# US Medical Insurance Costs portfolio project - did I look deep enough? Quartiles issues

Hi all,

I enjoyed working on this project, it was my first full project as such but I learned a lot from it. I have been working on it on and off since December, I would say that the beginning was bumpy but when I started again after the break in January it felt so much easier! The only issue was that I was not able to solve was the calculation of Quartiles. Would you have advice on that? I gave up in the end and used another calculator to use these quartiles as categories. I am adding my code here, I know it is not very clean, and I hope to get some feedback on it.

My report is as follows and you can find the tables with the data in my repository. I am wondering if I went deep enough in the data analysis, as I did not even look at individual cases - I wasnâ€™t sure how to.

The hypotheses for this project were that the age, number of children, BMI and smoking status had an impact on the charges.

The goals and steps to confirm or infirm this hypothesis were as follows:

• Get the minimum, maximum and average for the age, BMI, children and charges
• Count the smokers/non smokers and the male/females
• Categorise by region
• Categorise per age, children, BMI, smoking status and sex

These steps would help in the identification of the potential bias in the dataset and to allow a thorough analysis of the data in its various aspects. They would have also helped to see potential correlations between other criteria.

Methodology:
The dataset was composed of a CSV file with 1338 entries. First, an ID was added for each entry, a dictionary (insurance_dictionary) was created and a list was made for each criterium.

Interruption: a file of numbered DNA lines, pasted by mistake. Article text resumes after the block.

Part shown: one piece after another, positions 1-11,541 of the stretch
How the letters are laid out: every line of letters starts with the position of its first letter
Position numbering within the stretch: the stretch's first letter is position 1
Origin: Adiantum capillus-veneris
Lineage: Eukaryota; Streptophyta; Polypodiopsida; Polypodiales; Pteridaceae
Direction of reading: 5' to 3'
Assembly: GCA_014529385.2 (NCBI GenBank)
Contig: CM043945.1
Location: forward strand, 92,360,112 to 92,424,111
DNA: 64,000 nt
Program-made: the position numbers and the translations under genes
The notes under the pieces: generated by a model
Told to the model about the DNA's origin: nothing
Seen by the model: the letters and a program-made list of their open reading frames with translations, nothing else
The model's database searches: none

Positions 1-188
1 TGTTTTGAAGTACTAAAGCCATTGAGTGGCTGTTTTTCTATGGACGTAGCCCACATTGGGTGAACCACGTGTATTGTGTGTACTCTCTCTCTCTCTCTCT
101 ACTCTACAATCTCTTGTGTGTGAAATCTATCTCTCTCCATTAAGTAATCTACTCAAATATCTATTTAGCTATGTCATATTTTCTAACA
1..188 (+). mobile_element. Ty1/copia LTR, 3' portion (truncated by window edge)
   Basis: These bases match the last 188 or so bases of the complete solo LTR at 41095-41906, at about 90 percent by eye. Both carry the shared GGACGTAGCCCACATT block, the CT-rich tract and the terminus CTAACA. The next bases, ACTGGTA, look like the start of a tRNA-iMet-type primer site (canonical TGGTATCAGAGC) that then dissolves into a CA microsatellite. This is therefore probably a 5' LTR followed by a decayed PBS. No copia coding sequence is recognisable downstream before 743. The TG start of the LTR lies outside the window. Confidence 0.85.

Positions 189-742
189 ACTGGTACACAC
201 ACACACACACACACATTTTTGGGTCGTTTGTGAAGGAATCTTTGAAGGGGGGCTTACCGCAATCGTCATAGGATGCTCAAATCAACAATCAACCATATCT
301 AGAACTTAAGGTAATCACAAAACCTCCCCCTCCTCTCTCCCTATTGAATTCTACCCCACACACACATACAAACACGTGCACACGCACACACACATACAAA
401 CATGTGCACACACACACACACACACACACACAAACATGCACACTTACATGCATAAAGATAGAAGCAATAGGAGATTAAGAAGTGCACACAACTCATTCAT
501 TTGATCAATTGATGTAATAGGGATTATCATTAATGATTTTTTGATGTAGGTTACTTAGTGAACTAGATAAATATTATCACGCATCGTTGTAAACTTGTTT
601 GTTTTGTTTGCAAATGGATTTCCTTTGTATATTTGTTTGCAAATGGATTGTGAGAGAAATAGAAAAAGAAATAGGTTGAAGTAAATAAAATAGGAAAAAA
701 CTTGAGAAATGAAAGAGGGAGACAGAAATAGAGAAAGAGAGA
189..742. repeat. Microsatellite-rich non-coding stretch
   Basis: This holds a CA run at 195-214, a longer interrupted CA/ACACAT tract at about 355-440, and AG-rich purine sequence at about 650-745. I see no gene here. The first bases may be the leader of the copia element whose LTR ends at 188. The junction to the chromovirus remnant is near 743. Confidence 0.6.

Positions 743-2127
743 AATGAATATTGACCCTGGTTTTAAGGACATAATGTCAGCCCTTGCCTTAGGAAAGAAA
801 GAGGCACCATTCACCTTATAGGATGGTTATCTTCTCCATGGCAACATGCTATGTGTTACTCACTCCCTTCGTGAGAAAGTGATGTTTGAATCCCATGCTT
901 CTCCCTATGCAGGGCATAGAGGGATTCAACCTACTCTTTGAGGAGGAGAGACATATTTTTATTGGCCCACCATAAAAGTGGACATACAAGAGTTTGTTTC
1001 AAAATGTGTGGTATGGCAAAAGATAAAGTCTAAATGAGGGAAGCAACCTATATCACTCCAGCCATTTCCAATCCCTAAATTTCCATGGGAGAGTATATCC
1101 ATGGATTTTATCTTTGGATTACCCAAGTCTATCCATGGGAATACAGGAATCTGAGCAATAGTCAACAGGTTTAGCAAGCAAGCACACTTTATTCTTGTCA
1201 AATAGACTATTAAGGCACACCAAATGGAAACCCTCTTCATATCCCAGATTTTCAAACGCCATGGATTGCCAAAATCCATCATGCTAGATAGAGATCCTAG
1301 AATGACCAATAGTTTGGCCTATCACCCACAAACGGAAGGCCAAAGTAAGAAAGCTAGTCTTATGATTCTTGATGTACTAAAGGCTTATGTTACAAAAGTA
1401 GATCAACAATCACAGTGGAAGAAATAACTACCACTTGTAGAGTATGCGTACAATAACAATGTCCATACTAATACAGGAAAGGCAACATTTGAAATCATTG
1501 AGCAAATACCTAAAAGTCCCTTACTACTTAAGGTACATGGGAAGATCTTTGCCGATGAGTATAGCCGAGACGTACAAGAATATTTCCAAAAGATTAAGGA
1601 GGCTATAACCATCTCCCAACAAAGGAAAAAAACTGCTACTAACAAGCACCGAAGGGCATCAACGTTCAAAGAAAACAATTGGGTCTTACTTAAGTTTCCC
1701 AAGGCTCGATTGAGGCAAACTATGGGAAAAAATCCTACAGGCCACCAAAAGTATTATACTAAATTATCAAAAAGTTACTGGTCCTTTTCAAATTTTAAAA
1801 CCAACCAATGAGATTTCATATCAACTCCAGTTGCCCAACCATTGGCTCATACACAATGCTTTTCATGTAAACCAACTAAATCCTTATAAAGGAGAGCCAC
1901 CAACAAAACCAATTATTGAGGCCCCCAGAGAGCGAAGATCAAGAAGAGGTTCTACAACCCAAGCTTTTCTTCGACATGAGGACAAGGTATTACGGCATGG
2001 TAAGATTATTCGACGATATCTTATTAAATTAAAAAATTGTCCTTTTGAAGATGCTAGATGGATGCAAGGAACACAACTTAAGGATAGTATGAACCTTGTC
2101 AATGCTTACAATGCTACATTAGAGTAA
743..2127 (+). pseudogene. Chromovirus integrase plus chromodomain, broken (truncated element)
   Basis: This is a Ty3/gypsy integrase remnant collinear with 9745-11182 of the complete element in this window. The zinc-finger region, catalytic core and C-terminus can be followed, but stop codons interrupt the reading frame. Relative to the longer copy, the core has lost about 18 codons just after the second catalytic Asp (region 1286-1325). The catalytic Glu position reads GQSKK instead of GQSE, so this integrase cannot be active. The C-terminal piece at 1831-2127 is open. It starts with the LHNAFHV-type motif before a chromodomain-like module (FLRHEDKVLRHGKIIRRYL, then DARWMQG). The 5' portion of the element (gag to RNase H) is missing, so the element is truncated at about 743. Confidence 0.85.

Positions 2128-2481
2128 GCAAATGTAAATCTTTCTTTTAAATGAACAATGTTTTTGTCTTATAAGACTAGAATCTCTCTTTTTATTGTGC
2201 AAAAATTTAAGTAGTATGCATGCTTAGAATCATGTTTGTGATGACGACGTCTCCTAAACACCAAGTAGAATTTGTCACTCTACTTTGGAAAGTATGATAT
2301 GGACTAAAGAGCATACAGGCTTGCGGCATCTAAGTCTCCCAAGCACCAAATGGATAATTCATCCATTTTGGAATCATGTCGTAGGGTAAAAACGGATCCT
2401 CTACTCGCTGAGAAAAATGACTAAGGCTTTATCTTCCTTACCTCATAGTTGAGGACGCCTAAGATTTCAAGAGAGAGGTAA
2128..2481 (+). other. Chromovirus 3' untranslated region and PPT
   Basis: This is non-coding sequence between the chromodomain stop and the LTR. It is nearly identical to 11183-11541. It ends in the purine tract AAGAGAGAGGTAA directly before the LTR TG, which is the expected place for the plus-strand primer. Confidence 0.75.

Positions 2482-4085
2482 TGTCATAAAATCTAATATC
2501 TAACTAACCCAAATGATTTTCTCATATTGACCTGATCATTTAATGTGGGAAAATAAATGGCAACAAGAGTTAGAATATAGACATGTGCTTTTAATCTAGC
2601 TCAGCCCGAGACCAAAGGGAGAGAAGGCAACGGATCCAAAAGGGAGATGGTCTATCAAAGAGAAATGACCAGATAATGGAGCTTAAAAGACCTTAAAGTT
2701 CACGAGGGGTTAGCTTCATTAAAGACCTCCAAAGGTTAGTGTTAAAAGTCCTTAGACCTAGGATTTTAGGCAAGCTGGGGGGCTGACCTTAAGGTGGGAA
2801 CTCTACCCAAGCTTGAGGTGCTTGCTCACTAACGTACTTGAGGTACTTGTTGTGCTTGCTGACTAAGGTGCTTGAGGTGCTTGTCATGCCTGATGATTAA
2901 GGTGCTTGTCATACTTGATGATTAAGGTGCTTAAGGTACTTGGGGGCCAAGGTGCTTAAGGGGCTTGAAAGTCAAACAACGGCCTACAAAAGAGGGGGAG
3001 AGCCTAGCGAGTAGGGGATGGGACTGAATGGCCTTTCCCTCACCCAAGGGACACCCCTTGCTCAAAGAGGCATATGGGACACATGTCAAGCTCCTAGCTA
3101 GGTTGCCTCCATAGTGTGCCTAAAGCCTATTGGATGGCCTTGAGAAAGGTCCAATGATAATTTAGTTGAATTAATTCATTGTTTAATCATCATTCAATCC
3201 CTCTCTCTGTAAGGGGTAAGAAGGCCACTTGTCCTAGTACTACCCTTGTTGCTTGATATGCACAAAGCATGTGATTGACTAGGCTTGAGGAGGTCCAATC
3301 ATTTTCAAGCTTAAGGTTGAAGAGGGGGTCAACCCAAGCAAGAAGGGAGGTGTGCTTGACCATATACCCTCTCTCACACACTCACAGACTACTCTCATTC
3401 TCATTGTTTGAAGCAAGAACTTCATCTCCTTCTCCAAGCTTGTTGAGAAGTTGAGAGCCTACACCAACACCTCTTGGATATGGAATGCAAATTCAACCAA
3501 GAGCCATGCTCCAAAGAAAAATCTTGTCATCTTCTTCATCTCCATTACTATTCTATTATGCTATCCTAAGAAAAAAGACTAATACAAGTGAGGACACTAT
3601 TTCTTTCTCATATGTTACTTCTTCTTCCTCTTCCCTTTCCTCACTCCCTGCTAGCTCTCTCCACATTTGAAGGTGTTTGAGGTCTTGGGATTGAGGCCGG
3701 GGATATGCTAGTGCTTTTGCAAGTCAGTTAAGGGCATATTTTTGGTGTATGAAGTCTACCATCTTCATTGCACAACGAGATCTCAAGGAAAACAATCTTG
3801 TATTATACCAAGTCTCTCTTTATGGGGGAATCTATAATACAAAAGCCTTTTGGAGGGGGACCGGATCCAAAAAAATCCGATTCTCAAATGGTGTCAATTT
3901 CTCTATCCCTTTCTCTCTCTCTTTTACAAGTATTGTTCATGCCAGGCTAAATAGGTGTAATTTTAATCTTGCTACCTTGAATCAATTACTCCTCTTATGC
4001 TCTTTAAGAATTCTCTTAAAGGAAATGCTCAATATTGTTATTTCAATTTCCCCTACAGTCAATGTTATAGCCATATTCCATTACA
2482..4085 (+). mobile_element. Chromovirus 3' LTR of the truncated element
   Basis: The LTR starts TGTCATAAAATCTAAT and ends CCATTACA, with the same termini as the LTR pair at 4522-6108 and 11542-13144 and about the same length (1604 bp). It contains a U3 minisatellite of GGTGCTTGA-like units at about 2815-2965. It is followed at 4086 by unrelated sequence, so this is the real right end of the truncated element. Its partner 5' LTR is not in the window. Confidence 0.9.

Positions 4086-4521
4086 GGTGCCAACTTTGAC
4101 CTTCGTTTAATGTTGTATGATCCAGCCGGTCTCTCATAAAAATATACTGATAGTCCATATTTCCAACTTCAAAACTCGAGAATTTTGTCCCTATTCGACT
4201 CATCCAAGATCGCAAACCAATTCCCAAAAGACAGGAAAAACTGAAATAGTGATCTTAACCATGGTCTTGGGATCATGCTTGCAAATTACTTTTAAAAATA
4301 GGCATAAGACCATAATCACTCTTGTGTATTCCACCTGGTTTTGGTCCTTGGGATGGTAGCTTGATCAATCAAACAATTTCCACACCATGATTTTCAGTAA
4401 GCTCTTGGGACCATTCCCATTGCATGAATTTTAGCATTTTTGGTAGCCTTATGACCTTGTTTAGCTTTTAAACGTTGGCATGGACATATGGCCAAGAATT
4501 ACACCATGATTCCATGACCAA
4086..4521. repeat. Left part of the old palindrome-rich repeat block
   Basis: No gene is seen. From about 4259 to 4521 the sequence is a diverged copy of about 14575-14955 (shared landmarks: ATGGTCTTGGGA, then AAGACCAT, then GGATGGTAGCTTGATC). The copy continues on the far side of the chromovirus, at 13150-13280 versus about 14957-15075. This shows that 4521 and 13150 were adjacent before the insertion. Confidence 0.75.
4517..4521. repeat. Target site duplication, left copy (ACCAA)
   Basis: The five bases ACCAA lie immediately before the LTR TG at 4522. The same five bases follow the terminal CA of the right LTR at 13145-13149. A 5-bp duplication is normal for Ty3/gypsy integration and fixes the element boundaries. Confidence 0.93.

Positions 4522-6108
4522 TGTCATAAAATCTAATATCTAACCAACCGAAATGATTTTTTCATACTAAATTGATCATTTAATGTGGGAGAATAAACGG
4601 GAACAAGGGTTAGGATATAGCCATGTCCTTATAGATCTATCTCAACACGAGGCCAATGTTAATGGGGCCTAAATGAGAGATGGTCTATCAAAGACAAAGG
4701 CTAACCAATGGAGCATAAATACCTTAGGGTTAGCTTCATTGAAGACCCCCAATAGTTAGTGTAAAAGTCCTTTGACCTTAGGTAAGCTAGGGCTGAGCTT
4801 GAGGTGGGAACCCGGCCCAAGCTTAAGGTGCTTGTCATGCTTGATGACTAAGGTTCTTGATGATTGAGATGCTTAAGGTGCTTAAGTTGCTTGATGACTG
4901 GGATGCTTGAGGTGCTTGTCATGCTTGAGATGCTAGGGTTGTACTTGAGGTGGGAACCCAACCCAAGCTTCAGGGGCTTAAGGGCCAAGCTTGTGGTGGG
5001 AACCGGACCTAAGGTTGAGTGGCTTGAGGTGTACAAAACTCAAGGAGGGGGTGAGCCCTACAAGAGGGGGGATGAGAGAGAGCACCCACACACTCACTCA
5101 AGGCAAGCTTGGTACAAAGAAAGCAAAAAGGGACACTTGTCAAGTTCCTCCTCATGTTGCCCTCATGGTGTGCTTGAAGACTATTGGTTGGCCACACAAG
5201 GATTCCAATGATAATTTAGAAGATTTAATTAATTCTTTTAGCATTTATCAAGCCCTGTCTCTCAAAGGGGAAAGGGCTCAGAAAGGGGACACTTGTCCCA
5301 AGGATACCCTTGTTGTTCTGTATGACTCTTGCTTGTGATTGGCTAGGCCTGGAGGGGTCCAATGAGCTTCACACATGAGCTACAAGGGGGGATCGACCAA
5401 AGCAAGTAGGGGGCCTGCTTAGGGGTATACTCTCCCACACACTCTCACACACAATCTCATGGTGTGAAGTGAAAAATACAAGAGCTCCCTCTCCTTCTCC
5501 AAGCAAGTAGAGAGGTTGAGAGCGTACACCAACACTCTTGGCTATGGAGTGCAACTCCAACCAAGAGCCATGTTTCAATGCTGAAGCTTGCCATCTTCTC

A class was made to calculate minimum, maximum and average. A function was made to count males and females and another to count smokers. Another was made to count regions, and another to create dictionaries for each region. This function served as a template to create the dictionaries for each criterium analysed (BMI, Charges, Age, Smokers, Sex, Children). A class was made to create lists for each criterium, based on these region-based dictionaries. This class was then used for all the criterium-based dictionaries. These were later made in this order: sex, BMI per quartile (counted in an outside program), charges per quartile, children, smoking status and age.

The results:
Potential bias:
First, some potential bias, or dataset anomalies, were noted. There are more people from the Southeast than from other regions in the dataset (364 compared to 324 or 325 entries for the other regions). There are slightly more males (676) than females (662) in the dataset. The dataset is biased towards people without children (574 entries, or 43 per cent. of the dataset).

Hypothesis that could not be verified:
It was not possible to verify if the number of children had a substantial impact on the charges. Indeed, while the minimum charges increase per number of children, that is only the case for average and maximum until three children. This might be due to bias in the dataset towards people with three children or less, as the number of people with four and five children is very limited compared to the others (25 and 18, or 2 and 1 per cents. respectively).

Hypotheses verified:
It appears that age, BMI and smoking status have a substantial impact on the charges. Indeed, non-smokers, lower to lower medium ages and lower to lower medium BMI have the lowest charges per average, under the full dataset average. The smoking status appears to have a very significant impact, as the non-smoker maximum is much lower (36911) than the smoker maximum (63770), with all the lowest and average numbers also being significantly lower. The BMI has an impact, although slightly less significant, as the minimum and average follow accordingly the growth of the BMI, but the maximum is not as consistent. The growth of the minimum, average and maximum charges are also consistent with the age.

Potential things to explore:
The impact of the sex on charges is unclear. Indeed, while females have a lower average, they also have a higher maximum and a higher minimum, despite having a lower percentage of smokers and a lower BMI on average.
The impact of the region is also unclear. While the Southeast has higher charges both in average and in maximum, they have the lowest minimum, and also happen to have the highest rate of smokers and a significantly higher BMI. As mentioned earlier, this region also has the highest number of entries.
These two aspects would require further analyses using other datasets, or other statistical data, to identify anomalies and to determine for certain their impact on charges.